Invasion vs occupation: A hierarchy-of-influences analysis of how embeds assess influences and performance in covering the Iraq War

Shahira Fahmy, Thomas J. Johnson

Research output: Contribution to journalReview article

6 Scopus citations


This study aimed to determine how well embedded reporters perceived they covered the Iraq War and whether those attitudes have changed over time. While findings suggested embeds continue to judge their overall performance as positively in 2005/6 as in 2004, respondents largely recognized problems with the embedding process. Data analysis indicated after the official declaration of victory that embedded reporters became significantly less likely to agree that embeds were qualified for their job. Professional values and norms were perceived as the top factors in reporting the war, as suggested in both surveys. Other measures at the individual level were judged as less influential. Further, while journalistic routines were the strongest predictors of embed performance, these factors did not change over time. Embedded reporters identified individual-level factors, extra-media factors and ideological factors as more influential on their reporting after President Bush declared victory in May 2003 than before that declaration.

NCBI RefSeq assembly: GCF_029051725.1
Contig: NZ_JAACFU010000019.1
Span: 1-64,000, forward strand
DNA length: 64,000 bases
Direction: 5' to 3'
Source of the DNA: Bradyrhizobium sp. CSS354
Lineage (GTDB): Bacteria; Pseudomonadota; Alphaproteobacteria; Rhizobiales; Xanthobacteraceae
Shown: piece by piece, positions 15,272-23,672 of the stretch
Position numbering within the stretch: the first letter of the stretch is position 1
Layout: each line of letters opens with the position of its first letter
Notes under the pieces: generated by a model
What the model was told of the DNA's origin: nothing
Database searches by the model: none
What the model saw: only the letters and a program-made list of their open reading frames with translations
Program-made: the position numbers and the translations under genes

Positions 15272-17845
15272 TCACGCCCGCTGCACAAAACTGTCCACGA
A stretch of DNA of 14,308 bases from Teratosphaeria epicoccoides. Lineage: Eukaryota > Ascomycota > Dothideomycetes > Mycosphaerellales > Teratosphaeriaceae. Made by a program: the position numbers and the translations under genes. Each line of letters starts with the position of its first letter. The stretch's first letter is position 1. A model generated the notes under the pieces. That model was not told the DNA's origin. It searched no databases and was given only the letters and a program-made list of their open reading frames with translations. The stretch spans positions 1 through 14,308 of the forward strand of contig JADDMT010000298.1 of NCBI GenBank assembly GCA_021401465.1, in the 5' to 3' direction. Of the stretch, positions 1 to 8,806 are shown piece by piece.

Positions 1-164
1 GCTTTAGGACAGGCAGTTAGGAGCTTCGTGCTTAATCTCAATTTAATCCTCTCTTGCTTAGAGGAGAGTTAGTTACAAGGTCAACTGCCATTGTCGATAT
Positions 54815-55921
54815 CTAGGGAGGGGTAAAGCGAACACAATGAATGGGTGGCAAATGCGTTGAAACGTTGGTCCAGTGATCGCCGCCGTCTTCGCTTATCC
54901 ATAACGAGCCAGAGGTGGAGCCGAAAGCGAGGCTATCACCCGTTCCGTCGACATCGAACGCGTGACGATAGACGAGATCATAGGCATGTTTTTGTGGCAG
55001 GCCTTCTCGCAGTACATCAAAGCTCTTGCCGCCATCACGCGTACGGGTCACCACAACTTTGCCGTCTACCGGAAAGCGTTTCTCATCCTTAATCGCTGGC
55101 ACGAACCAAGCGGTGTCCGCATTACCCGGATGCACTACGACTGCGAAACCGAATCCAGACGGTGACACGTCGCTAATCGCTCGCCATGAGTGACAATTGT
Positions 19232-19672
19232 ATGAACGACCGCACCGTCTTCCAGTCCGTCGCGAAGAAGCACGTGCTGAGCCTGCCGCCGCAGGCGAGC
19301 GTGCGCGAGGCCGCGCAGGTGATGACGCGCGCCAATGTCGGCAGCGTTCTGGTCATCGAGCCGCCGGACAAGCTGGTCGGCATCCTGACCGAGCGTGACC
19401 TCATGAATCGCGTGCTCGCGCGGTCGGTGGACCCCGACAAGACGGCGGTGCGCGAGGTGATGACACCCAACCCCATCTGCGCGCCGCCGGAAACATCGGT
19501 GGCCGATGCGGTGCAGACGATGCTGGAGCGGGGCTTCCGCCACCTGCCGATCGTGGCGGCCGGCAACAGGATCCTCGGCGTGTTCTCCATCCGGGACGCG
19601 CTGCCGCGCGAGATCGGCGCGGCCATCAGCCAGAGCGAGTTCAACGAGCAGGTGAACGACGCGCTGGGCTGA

Original languageEnglish (US)
Pages (from-to)23-42
Number of pages20
JournalInternational Communication Gazette
Issue number1
StatePublished - Feb 1 2012



  • Iraq conflict
  • Iraq ground war
  • embed vs unilateral
  • embedded journalism
  • hierarchy-of-influences model
  • media performance
  • occupation of Iraq
  • war coverage

ASJC Scopus subject areas

  • Communication
  • Sociology and Political Science

Cite this